I am designing a system of products, where the home page is presented a list of products with various filter options, and such filters selected through various buttons.

I would like to emphasize and differentiate these buttons using unique icons for each button.

The question is: is advisable / feasible to use icons to emphasize an action that the client can perform?

  • Is the meaning of the icons obvious? Will they be combined with text? – SteveD May 13 '16 at 14:19
  • @Splatz Yes, icon and text. – Matheus May 13 '16 at 14:20
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    Unless all the options can have meaningful icons then you may be making far more work for yourself here. It's easy to have an intuitive icon for 'Date' for instance, but when you have more and more requirements needing adding and you're trying to represent 'Tax Group' as an icon you'd end up with 80% useless icons and 20% standard, and as a result people would just start ignoring them altogether. – JonW May 13 '16 at 14:22
  • So text ensures no ambiguity, so the question is: What are the values you are trying to prescribe to the icon? – SteveD May 13 '16 at 14:25
  • @Splatz Example: I have type category buttons with the values: action, adventure, sports. According to the text, the user already differs another button, but the idea is to use icons to highlight such buttons. Should I or not? – Matheus May 13 '16 at 14:34

There is a quote that says : "The best icon is a text label". However the icon on a button along with text provide a nice example, it enhance the beauty and better user experience.
But too many icons can create a mess.Icons are more effective when it improve visual interest and grab the user's attention.

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    Don Norman also says any design that requires a manual - even if it's just one word - is bad design. - Not voting you down just making sure there's a balanced view point. – Andrew Martin May 13 '16 at 15:29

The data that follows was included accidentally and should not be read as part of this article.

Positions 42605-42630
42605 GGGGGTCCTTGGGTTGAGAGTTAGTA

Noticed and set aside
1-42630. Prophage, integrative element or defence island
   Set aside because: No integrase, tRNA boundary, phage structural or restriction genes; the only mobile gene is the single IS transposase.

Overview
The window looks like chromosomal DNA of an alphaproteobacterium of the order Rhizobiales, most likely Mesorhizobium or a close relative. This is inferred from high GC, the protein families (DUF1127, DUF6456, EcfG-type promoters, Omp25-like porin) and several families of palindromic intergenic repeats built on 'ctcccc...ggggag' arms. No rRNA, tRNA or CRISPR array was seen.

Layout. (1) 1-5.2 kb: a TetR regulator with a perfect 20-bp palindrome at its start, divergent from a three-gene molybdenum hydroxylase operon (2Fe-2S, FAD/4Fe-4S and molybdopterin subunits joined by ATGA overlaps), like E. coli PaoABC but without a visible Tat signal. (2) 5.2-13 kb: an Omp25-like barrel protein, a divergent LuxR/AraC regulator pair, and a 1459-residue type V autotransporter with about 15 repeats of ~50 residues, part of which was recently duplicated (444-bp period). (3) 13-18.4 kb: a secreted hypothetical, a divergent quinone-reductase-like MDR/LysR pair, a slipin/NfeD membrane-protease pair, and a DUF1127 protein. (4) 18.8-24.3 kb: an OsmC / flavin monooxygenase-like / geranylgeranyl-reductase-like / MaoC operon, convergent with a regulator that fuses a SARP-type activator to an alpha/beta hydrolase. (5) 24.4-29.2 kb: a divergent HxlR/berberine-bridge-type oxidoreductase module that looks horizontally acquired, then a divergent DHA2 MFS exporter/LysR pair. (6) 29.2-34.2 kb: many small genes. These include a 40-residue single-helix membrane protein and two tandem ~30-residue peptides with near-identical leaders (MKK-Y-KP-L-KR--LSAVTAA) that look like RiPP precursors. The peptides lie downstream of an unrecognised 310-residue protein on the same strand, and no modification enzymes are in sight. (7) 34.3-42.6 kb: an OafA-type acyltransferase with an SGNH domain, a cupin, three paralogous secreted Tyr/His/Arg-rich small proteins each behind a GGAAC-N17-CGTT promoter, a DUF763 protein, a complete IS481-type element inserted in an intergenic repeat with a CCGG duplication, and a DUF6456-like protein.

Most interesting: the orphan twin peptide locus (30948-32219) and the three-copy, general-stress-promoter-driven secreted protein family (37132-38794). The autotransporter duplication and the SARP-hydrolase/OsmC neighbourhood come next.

Combining icons and text will take the load of the cognitive process. The user will recall the action behind the icon faster and will choose faster the filter he is looking for.

The number of filters (text and icon) should be considered. If there is a lot of filters probably it would be a good idea to remove the text (so that you won't cluster the screen and make it hard to read) and add a tooltip on roll over. This will ensure that the user will get a direct feedback on what the icon represents without making it hard to read and navigate.

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    Combining text and icons increases cognitive load as the reader has to process the two things and then verify if they are connected. However, as has already been said in the question comments, the extra load here could be preferable to the greater load experienced when the reader has to figure out an obscure icon representing something like 'Tax Group'. – Andrew Martin May 13 '16 at 15:33

Why not implement the icons with accurate alt text? I'm assuming these are just navigation icons to get to the various areas you have. If they're actionable buttons that are assisting users with accomplishing some task, I'd say to avoid icons and just use text so there is nothing lost in translation.

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